Just implanted my first magnet



  • I will try to upload that video to YouTube, but it'll take hours and I keep screwing up the upload. If I do, I just ask that you guys not put the video anywhere because it's kind of embarrassing
  • Thanks @Ightden. Little bit of a blank... Got to this late and forgot it wasn't just done. >3<

    A book can be a hundred years old and still be new the first time someone reads it.
  • edited October 2016

    Have mercy, I know I sound funny, I was nervous and in pain. Barely conscious at a few points.

    And today was day 4, still no sign of infection or rejection and I can sense the microwave.
  • edited October 2016
    You should really avoid trying to get sensation from it for at least a month to avoid rejection.  I know it's tough to not play with it in the meantime though.
  • Wow that was just as insane as I thought it was from the mental picture. I gotta give it to you, your a tough bastard. That's was even a scalpel either. Was it a new exacto blade or just a reused one cause if it was used and slightly dull..I mean damn bro.

    Definitely take it easy on playing with it and such let that thing heal fully. The cards are already stacked against you. I REALLY want this to not reject as a testament to the body not being as vulnerable as people think.
  • edited October 2016
    oh geez, that was a heck of a wild video :O
    I agree on trying to avoid the sensory feedback for a bit longer as it continues to heal further. Though, it's pretty fun to find the surprise clouds of 'fuzzyness' where they weren't just days ago :)
    And sorry for being particularly salty. It was meaner than I intended, my bad. It sounds like you're on the way to healing up, so yeah, keep that close eye on it and here's hoping the thing stays put
  • I dont know what normal sensation is like, I can only sense the microwave from one position and in a range of around 3 inches. I'm a bit worried I didn't implant it in a great spot for sensation.
  • No that's about right. At least I think it is? Every microwave I've felt around typically has one primary area that put out a lot stronger field than the rest. Once it heals up a little more, the nerves around the site should hopefully regrow. Once that happens, you'll be able to pick up on weaker fields as well, and from further away. If it keeps vibrating while you're healing however, that'll probably stunt nerve regrowth and in the end it won't be as sensitive as it could have been.
  • I gotta say your also being a great sport in taking the lashings from member kudos to you to that too.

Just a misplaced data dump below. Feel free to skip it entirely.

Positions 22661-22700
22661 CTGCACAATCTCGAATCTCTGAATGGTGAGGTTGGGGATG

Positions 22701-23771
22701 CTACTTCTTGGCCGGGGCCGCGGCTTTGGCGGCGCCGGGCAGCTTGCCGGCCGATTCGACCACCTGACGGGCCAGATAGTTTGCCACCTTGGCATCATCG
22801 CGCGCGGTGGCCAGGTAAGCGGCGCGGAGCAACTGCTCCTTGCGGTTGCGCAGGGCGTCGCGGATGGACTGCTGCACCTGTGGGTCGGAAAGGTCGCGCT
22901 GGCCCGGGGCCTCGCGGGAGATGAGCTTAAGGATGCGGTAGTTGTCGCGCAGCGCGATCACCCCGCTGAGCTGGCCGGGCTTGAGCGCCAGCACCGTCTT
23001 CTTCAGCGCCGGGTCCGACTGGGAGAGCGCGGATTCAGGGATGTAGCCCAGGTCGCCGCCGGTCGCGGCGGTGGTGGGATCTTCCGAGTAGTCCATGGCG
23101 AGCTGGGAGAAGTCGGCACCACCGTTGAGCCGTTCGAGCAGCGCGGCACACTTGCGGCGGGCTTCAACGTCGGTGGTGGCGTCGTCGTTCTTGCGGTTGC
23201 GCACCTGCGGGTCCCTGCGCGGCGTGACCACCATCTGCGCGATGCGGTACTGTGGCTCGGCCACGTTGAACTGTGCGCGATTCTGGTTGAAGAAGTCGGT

• Thanks lol, I try.worked very physically today, busted it like four times and now it's turned black and blue. Hopefully it doesn't reject, I can't help that I work with heavy stuff all day.
  • @Chase561, I work a very physically demanding job as well and my magnet has been beaten up pretty bad too, I've bruised it a few times. I would recommend getting some gauze and wrapping it with a bandage around your finger tip. It's a little bulky but it gives you some additional protection and peace of mind.
  • edited October 2016
    http://imgur.com/a/V6Frv Finger update
  • Invalid imgur link.
  • Fixed, it was a mobile link
  • edited October 2016
    How's it look? And do you know which direction you pocketed in that picture?

    I'm sorely tempted to write a guide on how to do implants using only low-tech, around the house equipment "safely". Maybe even make a video on how to do it. I have the sneaking suspicion that it would be used far more than it ought to. Which scares me.

    What kind of water were you dipping your finger to chill it? And how'd you make that ice? Normally, I'd avoid doing that, just because contamination issues, but honestly, I doubt it was any more dangerous than using peroxide cut with rum to sterilize.
  • edited October 2016
    TheGreyKnight  PLEASE do write that guide.  If someone is going to do it "wrong", they should at least do it in the best way possible without a bunch of special tools.

    I saw the Lepht anonym videos before I found this forum and that's probably where the Sugru and hot melt glue ideas came from as well as the vodka idea.  Those are interesting videos though so they shouldn't be removed.  They shouldn't be used as a DIY guide though.

    The ice water was something I was wondering about.  Especially when it became bloody.  A recent post mentioned soaking a gloved finger in ice water iced isopropyl alcohol to numb.  I know rubbing alcohol isn't a perfect sterilizing agent but I would have (right or wrong) wiped the finger off with the rubbing alcohol (cheaper, more available, and probably better than rum or vodka) before the cutting began.